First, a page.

Weather often dominates conversations in Ohio, and with the region experiencing record low temperatures Monday and Tuesday, the frigid cold is now the hot topic.
One term that is surfacing in weather conversations is the “polar vortex,” and while the term may be new for many, the phenomenon has always been around.
The polar vortex is a large, perpetual low pressure system that sits typically over the north polar region, creating a large pocket of very cold air. The vortex is at its strongest during winter, weakening but not dissipating during the summer months.
This vortex, containing some of the coldest air in the Northern Hemisphere, was pushed to the south because of a very powerful high pressure system stretching from the eastern Pacific to the north pole. This brought the vortex much farther south than usual, according to AccuWeather.com.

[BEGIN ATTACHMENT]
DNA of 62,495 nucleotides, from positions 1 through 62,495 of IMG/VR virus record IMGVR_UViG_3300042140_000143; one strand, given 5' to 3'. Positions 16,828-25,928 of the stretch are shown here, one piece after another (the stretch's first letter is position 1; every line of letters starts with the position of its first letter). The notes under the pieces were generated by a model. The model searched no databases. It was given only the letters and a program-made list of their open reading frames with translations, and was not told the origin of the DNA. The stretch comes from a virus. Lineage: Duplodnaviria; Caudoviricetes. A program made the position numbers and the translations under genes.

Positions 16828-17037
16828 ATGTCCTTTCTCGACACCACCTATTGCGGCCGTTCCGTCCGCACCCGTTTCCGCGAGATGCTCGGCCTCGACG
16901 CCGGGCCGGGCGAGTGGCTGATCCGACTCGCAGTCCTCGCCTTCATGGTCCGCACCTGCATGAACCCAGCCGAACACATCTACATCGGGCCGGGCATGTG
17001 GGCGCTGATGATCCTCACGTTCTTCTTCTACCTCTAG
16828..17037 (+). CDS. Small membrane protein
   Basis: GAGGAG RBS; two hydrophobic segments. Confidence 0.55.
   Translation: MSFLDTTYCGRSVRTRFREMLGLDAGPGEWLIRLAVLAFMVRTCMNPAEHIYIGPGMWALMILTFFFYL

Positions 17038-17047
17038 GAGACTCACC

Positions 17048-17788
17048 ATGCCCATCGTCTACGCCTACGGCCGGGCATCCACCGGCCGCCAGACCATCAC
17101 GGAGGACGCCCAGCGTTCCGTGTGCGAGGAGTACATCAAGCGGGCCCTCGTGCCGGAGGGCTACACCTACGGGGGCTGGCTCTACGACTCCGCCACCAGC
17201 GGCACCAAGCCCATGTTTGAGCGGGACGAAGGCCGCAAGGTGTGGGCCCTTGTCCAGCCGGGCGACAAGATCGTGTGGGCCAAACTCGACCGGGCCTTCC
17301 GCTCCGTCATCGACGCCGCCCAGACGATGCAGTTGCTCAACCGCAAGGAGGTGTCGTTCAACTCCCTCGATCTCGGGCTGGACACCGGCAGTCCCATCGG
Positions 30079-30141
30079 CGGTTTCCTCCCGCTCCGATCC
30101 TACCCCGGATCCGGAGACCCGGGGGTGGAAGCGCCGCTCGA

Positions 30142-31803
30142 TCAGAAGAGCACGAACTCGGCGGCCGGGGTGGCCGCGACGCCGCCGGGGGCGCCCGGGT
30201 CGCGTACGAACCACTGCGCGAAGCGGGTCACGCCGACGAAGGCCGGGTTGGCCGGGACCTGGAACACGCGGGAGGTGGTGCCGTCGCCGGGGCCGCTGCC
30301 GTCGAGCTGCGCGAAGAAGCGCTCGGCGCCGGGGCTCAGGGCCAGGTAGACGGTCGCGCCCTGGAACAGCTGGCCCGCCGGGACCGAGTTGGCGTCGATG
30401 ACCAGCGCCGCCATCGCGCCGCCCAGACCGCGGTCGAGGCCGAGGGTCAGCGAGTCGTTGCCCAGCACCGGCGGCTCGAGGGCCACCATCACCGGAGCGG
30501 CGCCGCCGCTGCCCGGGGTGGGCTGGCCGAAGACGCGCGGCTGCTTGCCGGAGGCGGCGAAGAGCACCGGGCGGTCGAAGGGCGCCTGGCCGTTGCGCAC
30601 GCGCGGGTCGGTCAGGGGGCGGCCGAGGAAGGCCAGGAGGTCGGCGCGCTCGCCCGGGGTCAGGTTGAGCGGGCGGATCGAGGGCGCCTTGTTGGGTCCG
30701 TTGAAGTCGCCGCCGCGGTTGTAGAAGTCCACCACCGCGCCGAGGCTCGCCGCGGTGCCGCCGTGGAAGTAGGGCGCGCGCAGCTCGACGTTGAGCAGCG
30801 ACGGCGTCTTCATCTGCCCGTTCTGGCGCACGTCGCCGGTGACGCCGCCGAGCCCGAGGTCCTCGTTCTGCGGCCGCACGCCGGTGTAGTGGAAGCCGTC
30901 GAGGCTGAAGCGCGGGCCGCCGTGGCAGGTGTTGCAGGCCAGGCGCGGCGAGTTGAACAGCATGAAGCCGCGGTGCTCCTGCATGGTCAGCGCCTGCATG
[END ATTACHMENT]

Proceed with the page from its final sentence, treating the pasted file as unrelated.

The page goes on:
“The polar vortex moves around at times during the course of the winter, but rarely do you see it pushed this far south,” meteorologist Brett Anderson told AccuWeather.com.
Because of this, long-standing low temperature records are being shattered, with Monday’s low of -14 beating out the date’s previous record low of -5, set 55 years ago. Tuesday’s low of -15 eclipsed the previous record of -13, set back in 1970.
“It was still 13 below at 7 o’clock this morning,” weather observer Guy Verhoff said. “This definitely set a recrod. It’s warmed up since then, but we have to watch how we use that word.”
The good news? A reprieve is on its way as AccuWeather.com is forecasting sunny skies and a high of 40 degrees for Saturday, with rain and a high of 45 for Sunday.
By Craig Kelly - The Lima News, Ohio (MCT)
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